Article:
When I hear that Peter took Jesus, I assume that Peter took Jesus out of the hearing of the others. If Peter had intended for the others to hear, why take Jesus aside? Then the question comes to mind: Did Jesus intend for the others to hear His rebuke of Peter? Another question: Why are these two verses even in here? They very well could have been omitted without interrupting the context. St. Luke omits this passage, while St. Matthew includes it. When Peter took Jesus aside and rebuked Him, Jesus could have immediately said to him, “Get behind me, Satan…” without turning around to look at His disciples.
I do not think Jesus intended for the other disciples to hear His rebuke of Peter at this time. For what purpose would He desire the others to hear? Did He desire to embarrass Peter, cut him down, humiliate the one He had just appointed leader of His Church? How would that have affected his subordinates? Therefore, why did Jesus turn and look at His disciples?
In order to attempt to ascertain an answer to the question, I turn my thoughts to Jesus, the Man. It was in His character to love His neighbor as Himself, to build him up, not tear him down. To aid me in my endeavor, I went to Thomas Aquinas’ Catena Aurea—Gospel of Mark, where I read, “[Jesus] saith not to the devil when tempting Him, ‘Get thee behind me;’ but to Peter He saith, ‘Get thee behind me;’ that is, ‘Follow me and resist not the design of My voluntary Passion’.” When we look at back to when Jesus was being tempted in the wilderness by Satan, He tells Satan to be gone, not to get behind Him. Therefore, I surmise that Jesus turned and looked at His disciples for the purpose that Peter would see Him and know that His rebuke was going to be for the sake of His disciples, including Peter himself—for the Church. In this way, the rebuke would teach Peter and build him up.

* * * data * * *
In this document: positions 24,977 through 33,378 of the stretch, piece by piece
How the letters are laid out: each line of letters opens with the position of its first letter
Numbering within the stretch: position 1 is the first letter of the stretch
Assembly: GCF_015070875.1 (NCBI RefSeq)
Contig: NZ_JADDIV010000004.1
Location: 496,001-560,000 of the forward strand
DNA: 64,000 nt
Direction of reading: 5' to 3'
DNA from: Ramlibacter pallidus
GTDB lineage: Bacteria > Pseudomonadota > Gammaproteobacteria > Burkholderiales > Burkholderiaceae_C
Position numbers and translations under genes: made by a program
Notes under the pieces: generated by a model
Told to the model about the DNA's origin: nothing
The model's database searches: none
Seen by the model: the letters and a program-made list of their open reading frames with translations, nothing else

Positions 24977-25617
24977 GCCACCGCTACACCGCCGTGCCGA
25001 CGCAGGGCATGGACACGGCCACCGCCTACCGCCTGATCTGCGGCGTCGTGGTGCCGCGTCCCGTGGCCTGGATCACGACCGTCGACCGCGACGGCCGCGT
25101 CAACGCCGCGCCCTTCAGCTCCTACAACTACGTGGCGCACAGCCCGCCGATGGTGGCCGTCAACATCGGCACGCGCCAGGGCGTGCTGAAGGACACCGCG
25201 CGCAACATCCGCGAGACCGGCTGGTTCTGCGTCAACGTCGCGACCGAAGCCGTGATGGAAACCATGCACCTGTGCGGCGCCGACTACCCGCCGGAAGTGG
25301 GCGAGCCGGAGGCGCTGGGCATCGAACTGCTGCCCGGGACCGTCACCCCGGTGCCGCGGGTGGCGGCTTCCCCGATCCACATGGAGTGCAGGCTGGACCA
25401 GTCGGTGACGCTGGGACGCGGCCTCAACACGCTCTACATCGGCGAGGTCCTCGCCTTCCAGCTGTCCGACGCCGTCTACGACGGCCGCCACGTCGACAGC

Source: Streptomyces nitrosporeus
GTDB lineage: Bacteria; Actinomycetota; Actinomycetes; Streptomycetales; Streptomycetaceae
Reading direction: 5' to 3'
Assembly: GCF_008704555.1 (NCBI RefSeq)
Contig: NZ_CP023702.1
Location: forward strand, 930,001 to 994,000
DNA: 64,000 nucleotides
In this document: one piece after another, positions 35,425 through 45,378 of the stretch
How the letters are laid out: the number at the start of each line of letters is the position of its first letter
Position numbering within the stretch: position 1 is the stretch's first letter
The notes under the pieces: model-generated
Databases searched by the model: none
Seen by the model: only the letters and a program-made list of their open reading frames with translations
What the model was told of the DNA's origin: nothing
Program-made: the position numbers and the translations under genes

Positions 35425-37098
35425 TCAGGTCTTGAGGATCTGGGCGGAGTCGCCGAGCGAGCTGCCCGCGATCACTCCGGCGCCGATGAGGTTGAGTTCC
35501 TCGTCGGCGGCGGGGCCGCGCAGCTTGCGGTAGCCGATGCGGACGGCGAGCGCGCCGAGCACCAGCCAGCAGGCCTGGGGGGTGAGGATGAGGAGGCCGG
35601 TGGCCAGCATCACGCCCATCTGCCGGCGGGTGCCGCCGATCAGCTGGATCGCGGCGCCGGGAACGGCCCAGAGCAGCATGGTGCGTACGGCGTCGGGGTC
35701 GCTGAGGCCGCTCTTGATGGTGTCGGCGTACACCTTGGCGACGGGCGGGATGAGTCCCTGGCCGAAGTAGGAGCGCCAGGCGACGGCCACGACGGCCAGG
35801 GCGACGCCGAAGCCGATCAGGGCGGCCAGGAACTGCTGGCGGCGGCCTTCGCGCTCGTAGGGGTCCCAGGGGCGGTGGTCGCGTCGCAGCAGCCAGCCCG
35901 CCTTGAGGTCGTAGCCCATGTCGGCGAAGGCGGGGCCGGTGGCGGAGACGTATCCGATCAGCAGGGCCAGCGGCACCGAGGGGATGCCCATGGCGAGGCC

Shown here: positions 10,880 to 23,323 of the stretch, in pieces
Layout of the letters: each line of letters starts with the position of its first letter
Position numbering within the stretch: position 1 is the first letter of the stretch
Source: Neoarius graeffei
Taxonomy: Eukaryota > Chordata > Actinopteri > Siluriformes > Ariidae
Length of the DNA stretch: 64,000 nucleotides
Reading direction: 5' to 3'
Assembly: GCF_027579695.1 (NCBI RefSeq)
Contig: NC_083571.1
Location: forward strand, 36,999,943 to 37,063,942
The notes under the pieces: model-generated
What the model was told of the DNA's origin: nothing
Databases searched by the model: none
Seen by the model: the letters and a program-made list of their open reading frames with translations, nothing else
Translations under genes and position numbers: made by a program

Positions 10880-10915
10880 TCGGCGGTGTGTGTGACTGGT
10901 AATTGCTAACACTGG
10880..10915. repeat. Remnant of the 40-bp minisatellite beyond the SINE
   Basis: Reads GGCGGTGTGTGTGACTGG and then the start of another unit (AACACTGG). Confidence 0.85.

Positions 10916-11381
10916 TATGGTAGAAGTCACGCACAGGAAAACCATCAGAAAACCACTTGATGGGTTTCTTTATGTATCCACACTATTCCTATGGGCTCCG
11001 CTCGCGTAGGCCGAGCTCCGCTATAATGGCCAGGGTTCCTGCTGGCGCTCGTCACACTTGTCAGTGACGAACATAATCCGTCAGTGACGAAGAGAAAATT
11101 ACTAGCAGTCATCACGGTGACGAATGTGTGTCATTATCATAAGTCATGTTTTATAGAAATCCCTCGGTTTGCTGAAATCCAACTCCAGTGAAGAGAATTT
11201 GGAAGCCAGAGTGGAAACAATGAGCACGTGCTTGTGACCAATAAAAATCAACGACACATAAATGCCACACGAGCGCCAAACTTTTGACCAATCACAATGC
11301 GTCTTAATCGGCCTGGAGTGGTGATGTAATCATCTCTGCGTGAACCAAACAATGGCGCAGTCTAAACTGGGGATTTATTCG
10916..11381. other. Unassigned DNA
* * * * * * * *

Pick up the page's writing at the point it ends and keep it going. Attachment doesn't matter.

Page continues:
If Jesus had rebuked Peter in the hearing of the others, Peter would have been embarrassed, ridiculed. Since Peter rebuked Jesus in private, I think Jesus rebuked him in private. If Peter had rebuked Jesus in the hearing of the others, then it would have been necessary for Jesus’ rebuke to be public. Jesus is the perfect leader; He does what is just. Another reason I believe it was a private rebuke is: After rebuking Peter, Jesus called the multitude and His disciples to Himself. If the rebuke is in their hearing, it would have been unnecessary for Him to call them.
This brings us to the question of why the passage is necessary. Although Jesus rebuked Peter in private, it was His intent that, at the right time, Peter would bring the rebuke to light to strengthen the Church. I believe that this passage has the purpose of enhancing our trust in the fact that Jesus is truly the active Head of the Church, that He is leading her. It attests to the fact that He is watching over the Pope and the other bishops, including the members themselves. The fact that the Holy Spirit has Peter to confess this to his peers, including all of us, is evidence that God is making His people humble, that He is doing a work in all of us—if we submit. It is evidence that the Catholic Church is on the side of God, not men. If the Catholic Church was on the side of man, it would be attempting to please man and not admonishing him of his sins. This is not love. I hear that many Protestant denominations are more and more easing their restrictions to abortion. This is not loving his neighbor, but aiding his neighbor to stay out of the Kingdom of God. If the Catholic Church is on the side of God, not men, then its members are also on the side of God, not men. In Baptism, we are born again, “not of blood nor of the will of the flesh, nor of the will of man, but of God.” If God is our Father, then we must love His commandments, His will. Jesus tells us to get behind Him, pick up our crosses, and follow Him—in His Passion. We cannot do this without the help of the Church and its Mother.